Worldbuilding has two separate meanings:
- The creation of a Fantasy World Map, history, geography, ecology, mythology, several different cultures in detail, and usually a set of "ground rules", metaphysical or otherwise. Sometimes, such worlds will have a Creation Myth that's either hinted at or told in more detailed fashion. This kind of worldbuilding can go to the extreme of working out entire constructed languages. Authors typically revise constructed worlds to complete a single work in a series.
- The work that goes into deciding the details of a setting. It's very difficult to write a story that contains absolutely no imaginary elements beyond what's described to the reader, so nearly every author worldbuilds a little bit.
In fact, the degree of worldbuilding ranges all over the scale. Extra world building that is only referred to obliquely is a Cryptic Background Reference.
See also Adventure-Friendly World, a common constraint on Worldbuilding.
- Over the years, this has explicitly become the goal of the creative team for Magic: The Gathering. Instead of being used to tell the story, each expansion block is now used to flesh out a different world to a remarkable degree.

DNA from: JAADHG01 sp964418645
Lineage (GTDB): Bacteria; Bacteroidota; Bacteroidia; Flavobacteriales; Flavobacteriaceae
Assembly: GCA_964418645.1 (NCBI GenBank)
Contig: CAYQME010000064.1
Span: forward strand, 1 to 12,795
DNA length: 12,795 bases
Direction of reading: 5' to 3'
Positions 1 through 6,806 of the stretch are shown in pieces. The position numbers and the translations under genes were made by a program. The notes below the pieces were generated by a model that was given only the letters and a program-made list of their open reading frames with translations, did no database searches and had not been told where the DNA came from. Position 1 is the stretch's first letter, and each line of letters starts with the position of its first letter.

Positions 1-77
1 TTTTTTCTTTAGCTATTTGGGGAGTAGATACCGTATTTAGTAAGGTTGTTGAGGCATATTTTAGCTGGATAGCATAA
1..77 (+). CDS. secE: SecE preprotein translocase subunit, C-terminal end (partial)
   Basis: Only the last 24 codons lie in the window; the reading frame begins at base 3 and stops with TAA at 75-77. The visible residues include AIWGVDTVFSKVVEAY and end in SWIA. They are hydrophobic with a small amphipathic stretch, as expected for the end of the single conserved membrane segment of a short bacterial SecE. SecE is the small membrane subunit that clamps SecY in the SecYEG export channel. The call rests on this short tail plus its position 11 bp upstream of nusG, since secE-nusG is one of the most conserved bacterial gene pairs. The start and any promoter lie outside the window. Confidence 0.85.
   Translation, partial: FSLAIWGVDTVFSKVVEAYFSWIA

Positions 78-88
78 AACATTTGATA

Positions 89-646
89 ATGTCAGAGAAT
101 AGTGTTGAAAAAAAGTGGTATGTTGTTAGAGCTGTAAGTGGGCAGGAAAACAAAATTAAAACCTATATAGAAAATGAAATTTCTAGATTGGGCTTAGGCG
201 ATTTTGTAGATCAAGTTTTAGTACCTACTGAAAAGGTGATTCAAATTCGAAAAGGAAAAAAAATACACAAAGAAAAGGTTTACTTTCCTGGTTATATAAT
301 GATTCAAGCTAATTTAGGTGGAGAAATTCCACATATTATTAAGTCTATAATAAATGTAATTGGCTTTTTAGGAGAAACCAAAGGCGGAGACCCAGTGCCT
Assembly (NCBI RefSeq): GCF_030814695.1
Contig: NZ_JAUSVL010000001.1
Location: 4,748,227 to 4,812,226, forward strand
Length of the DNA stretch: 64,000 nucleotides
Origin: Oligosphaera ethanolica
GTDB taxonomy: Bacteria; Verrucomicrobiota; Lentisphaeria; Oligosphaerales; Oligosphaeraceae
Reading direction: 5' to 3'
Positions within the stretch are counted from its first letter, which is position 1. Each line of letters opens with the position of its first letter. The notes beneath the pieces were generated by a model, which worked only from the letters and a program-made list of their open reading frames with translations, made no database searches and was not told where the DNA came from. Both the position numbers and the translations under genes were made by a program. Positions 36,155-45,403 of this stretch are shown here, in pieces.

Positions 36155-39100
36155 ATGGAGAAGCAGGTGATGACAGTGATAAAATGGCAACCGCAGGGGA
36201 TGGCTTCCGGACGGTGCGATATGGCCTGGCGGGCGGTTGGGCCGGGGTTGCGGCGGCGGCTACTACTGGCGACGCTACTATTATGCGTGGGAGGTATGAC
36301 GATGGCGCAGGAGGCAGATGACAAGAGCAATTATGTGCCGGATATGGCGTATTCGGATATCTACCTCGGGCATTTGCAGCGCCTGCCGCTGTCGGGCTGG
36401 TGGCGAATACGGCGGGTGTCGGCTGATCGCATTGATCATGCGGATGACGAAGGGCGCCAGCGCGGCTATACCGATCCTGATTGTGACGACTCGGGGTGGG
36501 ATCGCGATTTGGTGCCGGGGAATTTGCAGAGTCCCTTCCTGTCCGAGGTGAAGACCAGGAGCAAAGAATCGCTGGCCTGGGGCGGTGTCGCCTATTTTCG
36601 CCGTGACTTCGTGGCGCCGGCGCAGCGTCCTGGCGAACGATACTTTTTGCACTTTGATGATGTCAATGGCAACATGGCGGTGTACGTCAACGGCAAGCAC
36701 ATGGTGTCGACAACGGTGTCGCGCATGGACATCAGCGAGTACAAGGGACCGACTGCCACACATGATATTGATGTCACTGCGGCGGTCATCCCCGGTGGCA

- The world of C'hou in With Strings Attached, a completely original world (which is a MAJOR rarity in Fan Fiction), fully realized, with two vastly different cultures and mindsets, several sets of slang, and hints of a much more ordered past.
- And to a lesser extent, the Hunter's world, which the four visit in the Third Movement.
- Shannon Hale's novels all are very lovingly crafted, this often results in a slow beginning, however.
- William Morris' The Wood Beyond the Worlds, a major influence on Tolkien's own worldbuilding.
- M.A.R. Barker's Tékumel created in much the same reason Tolkien created Middle-Earth.
- Frank Herbert's Dune series.
- Robert Jordan's The Wheel of Time, perhaps the most famous (and complete) constructed worlds in recent works of literature.
- Mercedes Lackey's Heralds of Valdemar
- Ursula K. Le Guin's Earthsea. Word of God says that, at least when working on the trilogy, she literally made up background information as she went along, depending on what felt right.
- CS Lewis's Narnia
- George R. R. Martin's A Song of Ice and Fire.